Memory Hacks for Study Success
“Repetition is the mother of learning.” This Latin proverb holds some great truth when it comes to studying and passing exams.
From a brain perspective, repetition transfers skills and knowledge from your conscious to subconscious brain. One practical example is learning to drive. When you start, you have to think about every little step: the clutch, first gear, hand brake, mirrors, accelerator and so on… After learning and practicing for a period of time, these skills become somewhat automatic. You no longer have to consciously think about what you are doing to move the car forward, you just do it subconsciously. At this subconscious level, your brain is still doing the steps and the thinking. You are just not aware of it.
Practice and repetition alone are not enough, however. It is the quality of the practice that is important. Maybe you have heard the phrase, ‘practice makes perfect.’ If you repeatedly practice something incorrectly, the bad habit, skill or knowledge will be ingrained as repetition strengthens the connections in the brain. A better way to view practice is, ‘practice makes permanent.’ The quality of the practice is paramount.
There is also a difference between rote learning and deliberate repetition. Rote learning is simply repeating the task over and over, while deliberate repetition is giving conscious attention to the information and skill through rehearsal and practice, with the intention of improving your performance. Just copying your notes from one page to another does not guarantee you are learning the information as this process can be mundane and boring for the brain. However, intentionally reading through your notes and summarising the key points engages your brain at a more conscious level, causing deeper learning and better memory recall.
Here are some ways you might use deliberate repetition and active practice to increase understanding, memory and skill levels:
- Spaced Repetition: The interval in which you repeat learning is as important as the repetition itself, especially if you wish to commit the information to memory. The night before a test or exam is too late for deep learning to occur. Over time, information is forgotten without repetition. Brain researchers suggest going over information within 24 hours (1 day) of learning it to keep recall at up to 90%. The recommended spacing of the repetition then is 1 week, 1 month and every 6 months. This will, of course, depend on the complexity of what you are learning. Shorten the intervals as required.
- Summary Notebooks: Purchase a small notebook for each subject you are taking and each day (as your one-day review) summarise the key ideas onto one page. Restricting yourself to one page will force you to summarise, rather than copy the information mindlessly. The next day, read your summary of each subject.
- Flash Cards: This might sound old fashioned, but they work! Create flashcards for the information you are required to know. It could be the chemical formula on one side of the card and the colour of its precipitate on the other, or the English word on one side and the German word on the other. Now, test yourself or ask someone to test you. Create two piles of cards: one you know and the other that you don’t know. Practice and concentrate on learning the pile you don’t know. The next day, mix both piles together and repeat the process.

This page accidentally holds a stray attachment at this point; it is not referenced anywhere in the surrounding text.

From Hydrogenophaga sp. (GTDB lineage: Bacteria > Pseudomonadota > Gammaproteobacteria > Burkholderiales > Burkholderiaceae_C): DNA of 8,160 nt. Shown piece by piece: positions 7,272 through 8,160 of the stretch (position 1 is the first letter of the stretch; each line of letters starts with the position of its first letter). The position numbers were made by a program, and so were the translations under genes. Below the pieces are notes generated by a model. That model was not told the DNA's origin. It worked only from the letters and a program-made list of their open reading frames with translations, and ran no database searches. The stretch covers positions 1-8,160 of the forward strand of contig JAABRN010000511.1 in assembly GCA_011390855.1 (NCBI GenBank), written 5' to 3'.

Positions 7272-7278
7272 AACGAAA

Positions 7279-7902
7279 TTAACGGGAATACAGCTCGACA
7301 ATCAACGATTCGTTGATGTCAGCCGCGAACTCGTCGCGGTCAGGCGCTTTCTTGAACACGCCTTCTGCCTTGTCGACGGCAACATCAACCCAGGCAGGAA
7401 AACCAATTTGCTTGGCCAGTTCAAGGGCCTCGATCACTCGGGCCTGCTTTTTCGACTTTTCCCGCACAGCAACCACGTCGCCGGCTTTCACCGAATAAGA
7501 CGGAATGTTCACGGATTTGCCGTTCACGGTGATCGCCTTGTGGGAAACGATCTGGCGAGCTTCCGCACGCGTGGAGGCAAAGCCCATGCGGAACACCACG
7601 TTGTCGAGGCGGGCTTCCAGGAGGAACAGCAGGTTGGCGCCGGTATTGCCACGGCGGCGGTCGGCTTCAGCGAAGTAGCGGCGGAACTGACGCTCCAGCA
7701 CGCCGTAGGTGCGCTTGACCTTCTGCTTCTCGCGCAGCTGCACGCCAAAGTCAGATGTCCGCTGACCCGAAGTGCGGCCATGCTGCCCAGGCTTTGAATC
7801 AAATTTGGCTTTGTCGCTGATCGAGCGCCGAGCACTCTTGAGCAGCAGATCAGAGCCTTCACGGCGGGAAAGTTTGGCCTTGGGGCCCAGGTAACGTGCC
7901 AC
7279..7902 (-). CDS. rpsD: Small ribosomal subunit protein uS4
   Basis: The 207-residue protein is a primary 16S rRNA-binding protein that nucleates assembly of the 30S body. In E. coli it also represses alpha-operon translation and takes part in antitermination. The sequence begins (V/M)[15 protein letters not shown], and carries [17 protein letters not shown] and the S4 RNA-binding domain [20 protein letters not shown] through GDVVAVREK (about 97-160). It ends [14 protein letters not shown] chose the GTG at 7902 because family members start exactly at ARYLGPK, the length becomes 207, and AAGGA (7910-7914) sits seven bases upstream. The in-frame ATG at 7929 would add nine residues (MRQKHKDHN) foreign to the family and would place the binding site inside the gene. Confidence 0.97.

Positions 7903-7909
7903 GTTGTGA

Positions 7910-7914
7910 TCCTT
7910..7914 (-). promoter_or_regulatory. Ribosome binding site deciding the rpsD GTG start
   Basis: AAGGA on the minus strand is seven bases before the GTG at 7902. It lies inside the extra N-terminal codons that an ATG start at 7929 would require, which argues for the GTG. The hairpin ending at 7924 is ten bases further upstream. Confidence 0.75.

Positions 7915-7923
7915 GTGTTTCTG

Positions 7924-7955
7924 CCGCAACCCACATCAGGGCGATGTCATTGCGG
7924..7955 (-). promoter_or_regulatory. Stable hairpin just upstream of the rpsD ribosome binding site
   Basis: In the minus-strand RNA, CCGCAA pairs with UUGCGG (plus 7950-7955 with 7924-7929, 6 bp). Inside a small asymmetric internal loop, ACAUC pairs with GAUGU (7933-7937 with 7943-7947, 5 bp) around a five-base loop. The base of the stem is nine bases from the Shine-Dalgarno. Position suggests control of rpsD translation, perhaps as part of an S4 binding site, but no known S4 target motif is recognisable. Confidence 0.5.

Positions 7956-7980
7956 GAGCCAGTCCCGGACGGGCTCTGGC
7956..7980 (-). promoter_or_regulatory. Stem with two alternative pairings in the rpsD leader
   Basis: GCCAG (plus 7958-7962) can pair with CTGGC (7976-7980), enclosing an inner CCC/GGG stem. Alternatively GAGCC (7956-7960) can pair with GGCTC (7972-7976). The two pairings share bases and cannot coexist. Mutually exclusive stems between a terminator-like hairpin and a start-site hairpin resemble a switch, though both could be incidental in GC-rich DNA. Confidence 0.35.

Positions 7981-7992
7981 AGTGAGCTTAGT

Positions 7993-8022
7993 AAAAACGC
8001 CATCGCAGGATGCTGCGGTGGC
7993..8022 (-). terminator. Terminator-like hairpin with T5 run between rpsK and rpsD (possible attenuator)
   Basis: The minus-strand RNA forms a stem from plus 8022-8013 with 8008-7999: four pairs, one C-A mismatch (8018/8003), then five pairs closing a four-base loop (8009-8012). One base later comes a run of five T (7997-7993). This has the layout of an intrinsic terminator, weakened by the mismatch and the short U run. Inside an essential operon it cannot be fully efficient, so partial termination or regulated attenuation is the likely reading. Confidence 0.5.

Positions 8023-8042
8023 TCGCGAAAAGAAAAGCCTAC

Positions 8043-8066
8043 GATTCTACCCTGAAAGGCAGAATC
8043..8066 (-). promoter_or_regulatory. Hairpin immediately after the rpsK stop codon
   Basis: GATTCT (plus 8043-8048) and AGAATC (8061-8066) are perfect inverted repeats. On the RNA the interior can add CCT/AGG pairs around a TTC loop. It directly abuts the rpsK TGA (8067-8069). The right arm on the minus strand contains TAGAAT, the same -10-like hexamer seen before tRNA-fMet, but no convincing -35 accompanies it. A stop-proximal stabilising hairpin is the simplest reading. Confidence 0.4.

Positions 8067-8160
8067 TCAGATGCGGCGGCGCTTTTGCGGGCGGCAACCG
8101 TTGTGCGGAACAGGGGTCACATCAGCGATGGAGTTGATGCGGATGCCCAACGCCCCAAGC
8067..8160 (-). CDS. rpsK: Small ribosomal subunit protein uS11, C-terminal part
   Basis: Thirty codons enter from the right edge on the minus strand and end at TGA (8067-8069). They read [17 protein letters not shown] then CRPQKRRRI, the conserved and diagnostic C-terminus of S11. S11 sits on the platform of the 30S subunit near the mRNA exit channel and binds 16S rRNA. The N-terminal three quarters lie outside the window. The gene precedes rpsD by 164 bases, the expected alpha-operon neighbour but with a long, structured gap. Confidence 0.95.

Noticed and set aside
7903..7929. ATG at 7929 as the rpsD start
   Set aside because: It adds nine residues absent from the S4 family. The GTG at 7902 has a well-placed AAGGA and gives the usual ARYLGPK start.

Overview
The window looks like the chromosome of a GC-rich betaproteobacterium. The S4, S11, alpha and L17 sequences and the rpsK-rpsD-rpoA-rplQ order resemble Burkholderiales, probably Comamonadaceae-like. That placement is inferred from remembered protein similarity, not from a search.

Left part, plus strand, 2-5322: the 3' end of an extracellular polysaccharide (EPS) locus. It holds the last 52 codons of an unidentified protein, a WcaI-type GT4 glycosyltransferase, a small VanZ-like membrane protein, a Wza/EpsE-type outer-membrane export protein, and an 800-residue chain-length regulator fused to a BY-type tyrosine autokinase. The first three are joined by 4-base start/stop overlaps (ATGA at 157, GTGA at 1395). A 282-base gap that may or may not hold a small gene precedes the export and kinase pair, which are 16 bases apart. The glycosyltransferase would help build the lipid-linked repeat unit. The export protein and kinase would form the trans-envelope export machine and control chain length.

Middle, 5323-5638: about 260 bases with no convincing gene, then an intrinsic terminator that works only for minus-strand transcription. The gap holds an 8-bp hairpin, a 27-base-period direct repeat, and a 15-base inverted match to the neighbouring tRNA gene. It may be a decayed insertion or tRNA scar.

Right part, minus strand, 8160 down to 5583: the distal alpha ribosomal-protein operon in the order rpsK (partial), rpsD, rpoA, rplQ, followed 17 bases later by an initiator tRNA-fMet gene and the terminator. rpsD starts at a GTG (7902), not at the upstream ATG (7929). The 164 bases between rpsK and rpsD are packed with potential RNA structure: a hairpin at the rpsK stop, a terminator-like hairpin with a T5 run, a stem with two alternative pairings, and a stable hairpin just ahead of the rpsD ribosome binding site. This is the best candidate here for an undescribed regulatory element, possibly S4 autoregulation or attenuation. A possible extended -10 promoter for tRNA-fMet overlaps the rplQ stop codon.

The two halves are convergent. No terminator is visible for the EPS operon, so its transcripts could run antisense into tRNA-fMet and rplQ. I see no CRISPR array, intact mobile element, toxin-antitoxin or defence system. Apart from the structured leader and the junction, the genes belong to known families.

- Say it Out Loud: Talking about your information can be a powerful way to repeat information. Join a discussion group, find a study buddy or simply talk about what you are learning with the people you live with at home. Even if they don’t understand the information, talking about what you need to learn and remember can increase your recall up to 90%. In most cases, it doesn’t really matter who you tell! Tell your cat, dog or teddy bear!
- Read-Cover-Write-Check: Read or look at the information you wish to learn. Then cover it and see if you can reproduce (on a blank sheet of paper) the key ideas, diagram or mind map from memory. Check how much you can recall and focus on the parts you didn’t recall. Repeat as often as necessary.
- Teach It: If you are unsure of any parts of learning and want to clarify it, explain or teach the information to someone else. This is a great way to not only clarify it, but also to reinforce your own understanding.
- Google It: If the information you are trying to learn is confusing, and you do not understand it from your teacher, google another teacher on YouTube teaching the same lesson. You can also google, ‘study notes’ for the subjects you are learning. There are hundreds of sites on the Internet to help. Best of all, they are FREE, which means you have no excuse!
- Move: For some learners, sitting still is the worst way for great learning to occur. If this is you, get up and walk while reciting information, bounce a ball against a wall while recalling formulas or make a 3-D model explaining the concepts you are learning.
The key to all this repetition is to choose new, original and interesting ways to repeat your information in order to learn it. This may be by reading over your notes, summarising, telling someone about them and using the information in a meaningful way.
Study Smart & Pass!